The title of Kerima Polotan's "The Virgin" gives us the subject-virginity, female virginity, a cherished value of Filipino Male culture. By presenting its protagonist as "victim" rather than heroine of this value system, the text subverts it. Reflecting on her virginal state, Miss Mijares does so "with a mixture of shame and bitterness and guilt"
The story's eroticism is heightened by the lyrical, almost cadenced language. (The eroticism is quite explicit for it's time, and the foregrounding of a woman's sexulity is also rather in advance of its time.) But the use of symbolism is a bit too obvious--the paperweight, the dream of being lost, the jeepney's detour, the storm.
Miss Mijares is a dutiful daughter, sacrificing herself, in this case, for a sick mother, and becoming a spinster, a pathetic figure, her sternness of manner and abruptness of speech, disguise for an aching loneliness. Referring to her as "Miss Mijares" underlines her primmness, as well as her distance from the carpenter. She is slim and frail-looking, which contrasts with the carpenter's physical streghth and size.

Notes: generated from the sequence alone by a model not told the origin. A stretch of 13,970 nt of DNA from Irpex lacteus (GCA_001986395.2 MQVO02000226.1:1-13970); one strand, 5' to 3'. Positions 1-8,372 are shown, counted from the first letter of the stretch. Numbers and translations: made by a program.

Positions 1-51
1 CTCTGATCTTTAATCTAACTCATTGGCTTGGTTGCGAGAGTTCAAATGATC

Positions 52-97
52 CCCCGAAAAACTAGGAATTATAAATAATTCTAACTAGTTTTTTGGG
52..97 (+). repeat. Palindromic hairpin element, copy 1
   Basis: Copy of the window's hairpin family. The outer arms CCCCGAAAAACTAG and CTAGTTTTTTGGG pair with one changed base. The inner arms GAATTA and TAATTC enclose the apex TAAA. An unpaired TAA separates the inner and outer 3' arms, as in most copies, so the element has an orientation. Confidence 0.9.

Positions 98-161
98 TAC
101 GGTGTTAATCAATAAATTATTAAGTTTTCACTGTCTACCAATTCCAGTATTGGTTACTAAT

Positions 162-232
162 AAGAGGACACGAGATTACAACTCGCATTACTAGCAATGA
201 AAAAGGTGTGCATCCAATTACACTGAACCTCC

The carpenter has a certain grace, poise, confidence "walking with an economy of movement, graveful and light, a man who knew his body and used it well", which comes from being easy in his skin, which Miss Mijares, decidedly, is not.
Miss Mijares' over reaction to the discovery that the carpenter has fathered a child by a woman he is not married to reveals the extent of her acquiescence to the system--moral, social, etc. Discovering that he has "feet of clay," she suddenly notices everything else that is wrong with him--his stupid grin, his defective teeth.
In capitulating to her desire and her loneliness, does Miss Mijares triumped over the system in which she is trapped? The language would suggest that this is not so: note the pathos of the final line ("with her ruffles wet and wilted, in the dark, she turned to him...") She remains an